Baikal is at least 25 million years old, by comparison. In its deepest depths it's got some actual hydrothermal vents because of the tectonic activity, and it is the only freshwater lake in the world to have these. Living in these vents are a variety of endemic species which live entirely without need for the light of the sun. Like the freaky depths of the ocean, but like, in a single lake. Weird looking sponges, mats of bacteria, and even some funky freshwater amphipods which are all endemic to Baikal all rely on these vents.

These vents release methane and other gasses, which in frigid Siberian winters, the bubbles of methane will get trapped in the freezing ice around them, producing these beautiful, beautiful photos of what looks like thousands of spheres suspended in the ice.

Here's a gif of a guy breaking into one with a knife and catching it on fire with a match as all the methane burns up.

Lake Baikal is truly unique. It's beautiful, ancient, and it's kind of unreal. If you didn't know about it before, now you do.

Is it true that soviets buried plenty of nuclear waste in it?
And that some nuclear test were also realised there or close by?

@rmdes @starwall Honestly, I have never heard of that. Probably somebody has mixed it up with a big paper factory, that did cause lots of harm. However, it was closed down in 2013.

I really want you both to be right but a simple Google search with "Nuclear Waste Baikal" is telling a completely different story sadly :/

@rmdes @starwall I don't see a completely different story. Also it has nothing to do with the Soviet era. Basically, it's about the recent initiative to redact the law about what is prohibited in the area. Hence, it would enable building a waste processing facility not far from the lake for Angarsk Chemical Plant waste + waste remaining from the Pulp & Paper factory.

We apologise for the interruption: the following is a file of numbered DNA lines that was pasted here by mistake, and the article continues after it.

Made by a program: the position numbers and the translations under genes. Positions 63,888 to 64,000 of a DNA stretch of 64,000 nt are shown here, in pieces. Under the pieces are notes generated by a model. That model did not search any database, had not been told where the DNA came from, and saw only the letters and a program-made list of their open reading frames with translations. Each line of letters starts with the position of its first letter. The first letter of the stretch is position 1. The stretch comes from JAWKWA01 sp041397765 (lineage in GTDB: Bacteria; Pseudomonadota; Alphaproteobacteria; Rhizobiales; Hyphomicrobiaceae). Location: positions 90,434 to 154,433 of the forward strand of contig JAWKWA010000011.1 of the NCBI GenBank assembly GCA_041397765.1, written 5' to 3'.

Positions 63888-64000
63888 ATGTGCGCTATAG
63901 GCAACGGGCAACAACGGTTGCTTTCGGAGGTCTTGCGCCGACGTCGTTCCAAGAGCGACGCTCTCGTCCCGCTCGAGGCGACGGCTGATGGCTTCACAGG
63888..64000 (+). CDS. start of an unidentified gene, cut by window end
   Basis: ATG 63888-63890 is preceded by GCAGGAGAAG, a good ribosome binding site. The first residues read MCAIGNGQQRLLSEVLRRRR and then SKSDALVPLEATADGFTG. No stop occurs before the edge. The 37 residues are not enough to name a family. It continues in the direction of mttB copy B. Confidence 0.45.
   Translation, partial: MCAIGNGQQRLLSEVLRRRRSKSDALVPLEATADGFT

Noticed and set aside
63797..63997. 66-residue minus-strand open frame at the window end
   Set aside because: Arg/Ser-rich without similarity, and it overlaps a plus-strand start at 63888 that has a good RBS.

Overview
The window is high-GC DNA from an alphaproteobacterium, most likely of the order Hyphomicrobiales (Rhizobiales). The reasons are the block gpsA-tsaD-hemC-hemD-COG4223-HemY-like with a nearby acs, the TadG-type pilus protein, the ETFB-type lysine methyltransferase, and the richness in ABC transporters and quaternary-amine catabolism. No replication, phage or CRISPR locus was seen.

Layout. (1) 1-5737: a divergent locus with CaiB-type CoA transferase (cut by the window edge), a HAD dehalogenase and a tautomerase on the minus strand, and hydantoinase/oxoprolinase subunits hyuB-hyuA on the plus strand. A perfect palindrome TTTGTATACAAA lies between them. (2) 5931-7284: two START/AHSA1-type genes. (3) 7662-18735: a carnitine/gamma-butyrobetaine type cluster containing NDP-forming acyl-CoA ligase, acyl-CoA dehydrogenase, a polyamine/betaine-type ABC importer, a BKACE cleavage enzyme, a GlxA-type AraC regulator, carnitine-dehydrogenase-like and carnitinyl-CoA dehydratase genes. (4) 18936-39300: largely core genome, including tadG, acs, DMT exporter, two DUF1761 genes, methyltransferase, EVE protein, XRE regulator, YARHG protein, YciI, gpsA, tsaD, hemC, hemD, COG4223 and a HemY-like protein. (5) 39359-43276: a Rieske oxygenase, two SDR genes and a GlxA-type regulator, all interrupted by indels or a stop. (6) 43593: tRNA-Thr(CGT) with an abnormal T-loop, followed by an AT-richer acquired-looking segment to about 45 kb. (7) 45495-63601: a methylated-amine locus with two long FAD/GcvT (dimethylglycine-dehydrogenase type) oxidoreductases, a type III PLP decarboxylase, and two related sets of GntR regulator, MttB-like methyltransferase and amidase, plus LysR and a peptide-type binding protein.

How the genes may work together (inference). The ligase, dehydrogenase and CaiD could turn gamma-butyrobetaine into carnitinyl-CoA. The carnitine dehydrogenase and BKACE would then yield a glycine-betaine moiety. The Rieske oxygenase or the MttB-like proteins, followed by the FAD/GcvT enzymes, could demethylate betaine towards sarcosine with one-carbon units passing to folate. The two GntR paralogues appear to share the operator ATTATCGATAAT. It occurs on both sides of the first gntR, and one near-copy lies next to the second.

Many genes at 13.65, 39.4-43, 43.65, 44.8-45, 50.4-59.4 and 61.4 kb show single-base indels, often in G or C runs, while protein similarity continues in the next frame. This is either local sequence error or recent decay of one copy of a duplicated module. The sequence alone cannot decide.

I'm not speaking about last year or recent stuff. I'm speaking about the hundreds if not thousands of nuclear test Russia, USA, China, France did for over decades.

Some information points toward the notion that Baikal may have been polluted. Nuclear waste isn't normal waste, it doesn't disappear just like that. Every nuclear country messed up with dangerous tests for decades. Nuclear Tests were & still are an ecocide.

Cannot argue about nuclear tests. These should definitely be stopped.

However, your link refers the work about pollution of soils in the great Baikal area (which is not just the lake itself, but a big area including two regions). They point at Semipalatinsk tests in 1953 and 1956, which resulted in some radioactive fallouts due to winds.

There is no plenty of nuclear waste buried *in* Baikal.


The biggest threat as of now is waste left from the paper factory, like I've already said.

Authorities cite lack of technology, lack of agreement, other reasons. But the longer it is stuck there, the greater is the risk that something might happen and it will get washed directly into the lake. And it's chemicals, so it's not much better than radioactive waste.

This is much more dangerous than soils polluted by fallouts 70 years ago.


I agree this is an immediate danger, I hope it will be well managed.


I hope so, too. It's really important that discussions about this situation continue, and that local reps and activists keep pushing.

However, I'd prefer for authorities to stop talking and start doing something already, you know.